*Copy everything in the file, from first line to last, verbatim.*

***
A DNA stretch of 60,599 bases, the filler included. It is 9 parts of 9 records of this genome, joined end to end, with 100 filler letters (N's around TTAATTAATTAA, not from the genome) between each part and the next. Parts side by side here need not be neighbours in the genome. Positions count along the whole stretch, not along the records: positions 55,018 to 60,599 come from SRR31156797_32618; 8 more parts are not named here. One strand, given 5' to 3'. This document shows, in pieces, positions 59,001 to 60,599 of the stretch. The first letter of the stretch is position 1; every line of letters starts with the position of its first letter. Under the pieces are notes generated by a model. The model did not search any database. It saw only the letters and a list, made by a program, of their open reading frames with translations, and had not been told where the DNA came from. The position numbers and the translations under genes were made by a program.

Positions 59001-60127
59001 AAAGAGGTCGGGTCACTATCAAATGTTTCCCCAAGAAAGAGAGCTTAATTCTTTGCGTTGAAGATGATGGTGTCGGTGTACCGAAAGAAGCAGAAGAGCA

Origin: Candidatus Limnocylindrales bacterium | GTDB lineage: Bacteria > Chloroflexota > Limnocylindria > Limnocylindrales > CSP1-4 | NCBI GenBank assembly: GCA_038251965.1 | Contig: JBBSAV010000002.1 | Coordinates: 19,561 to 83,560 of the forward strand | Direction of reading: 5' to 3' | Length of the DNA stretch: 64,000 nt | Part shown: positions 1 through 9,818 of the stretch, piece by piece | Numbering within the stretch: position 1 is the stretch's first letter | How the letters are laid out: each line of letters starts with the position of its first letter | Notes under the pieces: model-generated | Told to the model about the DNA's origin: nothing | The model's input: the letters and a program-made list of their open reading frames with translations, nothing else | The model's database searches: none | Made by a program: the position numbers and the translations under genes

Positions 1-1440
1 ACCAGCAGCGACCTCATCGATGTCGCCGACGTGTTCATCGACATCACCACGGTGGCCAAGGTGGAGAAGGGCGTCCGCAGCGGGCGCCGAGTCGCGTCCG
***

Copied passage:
A DNA stretch of 60,599 bases, the filler included. It is 9 parts of 9 records of this genome, joined end to end, with 100 filler letters (N's around TTAATTAATTAA, not from the genome) between each part and the next. Parts side by side here need not be neighbours in the genome. Positions count along the whole stretch, not along the records: positions 55,018 to 60,599 come from SRR31156797_32618; 8 more parts are not named here. One strand, given 5' to 3'. This document shows, in pieces, positions 59,001 to 60,599 of the stretch. The first letter of the stretch is position 1; every line of letters starts with the position of its first letter. Under the pieces are notes generated by a model. The model did not search any database. It saw only the letters and a list, made by a program, of their open reading frames with translations, and had not been told where the DNA came from. The position numbers and the translations under genes were made by a program.

Positions 59001-60127
59001 AAAGAGGTCGGGTCACTATCAAATGTTTCCCCAAGAAAGAGAGCTTAATTCTTTGCGTTGAAGATGATGGTGTCGGTGTACCGAAAGAAGCAGAAGAGCA

Origin: Candidatus Limnocylindrales bacterium | GTDB lineage: Bacteria > Chloroflexota > Limnocylindria > Limnocylindrales > CSP1-4 | NCBI GenBank assembly: GCA_038251965.1 | Contig: JBBSAV010000002.1 | Coordinates: 19,561 to 83,560 of the forward strand | Direction of reading: 5' to 3' | Length of the DNA stretch: 64,000 nt | Part shown: positions 1 through 9,818 of the stretch, piece by piece | Numbering within the stretch: position 1 is the stretch's first letter | How the letters are laid out: each line of letters starts with the position of its first letter | Notes under the pieces: model-generated | Told to the model about the DNA's origin: nothing | The model's input: the letters and a program-made list of their open reading frames with translations, nothing else | The model's database searches: none | Made by a program: the position numbers and the translations under genes

Positions 1-1440
1 ACCAGCAGCGACCTCATCGATGTCGCCGACGTGTTCATCGACATCACCACGGTGGCCAAGGTGGAGAAGGGCGTCCGCAGCGGGCGCCGAGTCGCGTCCG